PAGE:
Some theory on the sustainability of different levels of social protection in a Monetary Union.

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    ABSTRACT: this paper we shall examine the issue of the downward levelling of social protection in greater depth by answering two questions on how important this problem may become in the context of the EMU: a) To what extent has `benign neglect' of the possibility of a downward levelling of social protection been justified until now, at least in those countries where it is most developed ? b) How great is the problem of social dumping likely to be in terms of deviation from the actual level of social protection with respect to the `optimal'? The first question concerns the influence that the successive phases of European integration have exerted on social protection in the Member States. Can one detect a trend towards convergence in incomes and social protection and, if so, in which direction? We consider that briefly in this paper. The question we focus on is an estimation of the cost incurred through the lack of co-ordination in the monetary union as it is today. The approach we take is to compare the existing levels of protection with the optimal level of protection which a fictitious (European) central planner might aim for. We will not consider employment or wage effects from the transition to economic unification or the trade policy consequences of labour market imperfections as shown by, for example, Brander and Spencer (1988) and Mezzetti and Dinopoulos (1991). Instead, we concentrate on the equilibrium outcomes of the EMU as such (like Abraham, 1993 and 1994, Lejour, 1995 and Lejour and Verbon 1996). We use a standard two-country general equilibrium model of international trade in differentiated goods (e.g. Helpman and Krugman, 1985) without trade barriers but with a common currency, which is extended along three lines. First, in order to take better account of European ...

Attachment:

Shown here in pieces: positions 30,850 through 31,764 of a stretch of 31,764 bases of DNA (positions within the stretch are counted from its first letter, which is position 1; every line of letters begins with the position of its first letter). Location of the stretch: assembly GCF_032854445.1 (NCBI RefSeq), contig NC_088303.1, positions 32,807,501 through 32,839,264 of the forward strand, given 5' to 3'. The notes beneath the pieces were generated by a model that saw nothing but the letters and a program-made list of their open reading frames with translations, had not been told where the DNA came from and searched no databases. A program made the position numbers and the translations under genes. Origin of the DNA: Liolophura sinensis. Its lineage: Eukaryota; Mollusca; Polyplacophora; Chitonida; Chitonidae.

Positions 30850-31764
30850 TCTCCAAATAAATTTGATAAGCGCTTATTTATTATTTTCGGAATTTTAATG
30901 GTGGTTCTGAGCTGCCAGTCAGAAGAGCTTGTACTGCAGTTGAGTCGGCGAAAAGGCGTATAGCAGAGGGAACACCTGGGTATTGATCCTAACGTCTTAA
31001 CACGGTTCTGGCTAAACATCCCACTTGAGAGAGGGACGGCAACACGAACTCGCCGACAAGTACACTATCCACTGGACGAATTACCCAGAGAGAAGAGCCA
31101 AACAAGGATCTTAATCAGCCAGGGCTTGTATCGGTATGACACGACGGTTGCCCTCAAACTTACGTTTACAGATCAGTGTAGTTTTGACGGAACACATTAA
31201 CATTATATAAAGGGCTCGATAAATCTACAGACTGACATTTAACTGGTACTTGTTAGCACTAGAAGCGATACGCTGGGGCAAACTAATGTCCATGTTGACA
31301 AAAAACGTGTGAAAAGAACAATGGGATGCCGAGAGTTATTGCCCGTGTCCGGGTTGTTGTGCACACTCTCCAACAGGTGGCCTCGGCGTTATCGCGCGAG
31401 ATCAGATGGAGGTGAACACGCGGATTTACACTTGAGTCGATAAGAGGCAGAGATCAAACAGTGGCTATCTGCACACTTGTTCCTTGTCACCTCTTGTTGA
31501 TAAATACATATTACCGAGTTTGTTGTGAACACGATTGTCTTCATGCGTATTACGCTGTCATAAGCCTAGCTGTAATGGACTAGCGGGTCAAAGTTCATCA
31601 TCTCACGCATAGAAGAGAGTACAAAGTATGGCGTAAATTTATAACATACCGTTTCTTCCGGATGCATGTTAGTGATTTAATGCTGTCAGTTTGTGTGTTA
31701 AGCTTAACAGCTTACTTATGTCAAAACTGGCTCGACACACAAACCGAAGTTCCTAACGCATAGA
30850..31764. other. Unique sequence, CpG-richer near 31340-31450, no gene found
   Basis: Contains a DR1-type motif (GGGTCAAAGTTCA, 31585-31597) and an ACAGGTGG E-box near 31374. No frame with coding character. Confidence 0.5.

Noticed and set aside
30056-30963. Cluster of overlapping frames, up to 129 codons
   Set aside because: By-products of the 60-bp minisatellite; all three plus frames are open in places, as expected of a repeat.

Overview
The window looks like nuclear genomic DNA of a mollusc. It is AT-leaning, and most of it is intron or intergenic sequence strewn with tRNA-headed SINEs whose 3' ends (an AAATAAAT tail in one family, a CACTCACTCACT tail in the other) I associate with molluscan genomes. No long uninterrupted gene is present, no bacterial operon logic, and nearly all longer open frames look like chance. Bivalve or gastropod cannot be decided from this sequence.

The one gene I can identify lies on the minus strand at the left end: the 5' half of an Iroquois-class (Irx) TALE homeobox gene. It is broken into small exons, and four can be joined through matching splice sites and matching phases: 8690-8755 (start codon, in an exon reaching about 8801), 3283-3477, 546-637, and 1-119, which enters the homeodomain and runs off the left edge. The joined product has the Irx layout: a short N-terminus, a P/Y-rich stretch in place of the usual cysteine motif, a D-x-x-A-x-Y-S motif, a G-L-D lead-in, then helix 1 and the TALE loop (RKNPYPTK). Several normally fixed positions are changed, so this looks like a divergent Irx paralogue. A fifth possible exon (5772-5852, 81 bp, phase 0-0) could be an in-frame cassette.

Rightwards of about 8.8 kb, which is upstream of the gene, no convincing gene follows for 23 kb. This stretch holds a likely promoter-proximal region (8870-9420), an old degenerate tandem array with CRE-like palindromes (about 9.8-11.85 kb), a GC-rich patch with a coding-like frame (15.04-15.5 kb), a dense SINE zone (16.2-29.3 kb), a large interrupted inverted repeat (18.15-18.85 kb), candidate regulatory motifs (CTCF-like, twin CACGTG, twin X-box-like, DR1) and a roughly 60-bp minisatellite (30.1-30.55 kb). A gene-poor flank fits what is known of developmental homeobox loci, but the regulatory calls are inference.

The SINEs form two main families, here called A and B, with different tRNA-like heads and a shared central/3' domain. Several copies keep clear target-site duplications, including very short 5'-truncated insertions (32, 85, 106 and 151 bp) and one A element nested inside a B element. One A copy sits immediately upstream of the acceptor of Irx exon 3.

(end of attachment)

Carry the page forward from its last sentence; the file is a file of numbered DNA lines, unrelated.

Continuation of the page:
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    ABSTRACT: We analyze the consequences of product market integration in a simple two-country, two-sector, general-equilibrium model with imperfect competition due to economies of scale. In contrast to the existing literature we take explicit account of the labor-market structures in the integrating economies. It turns out that the specific labor-market structures are very important for how integration affects total production and product market structure in a particular economy. However, integration always gives rise to a welfare gain in both economies. Copyright Kluwer Academic Publishers 1994
    Open Economies Review 01/1994; 5(1):115-130. · 0.44 Impact Factor

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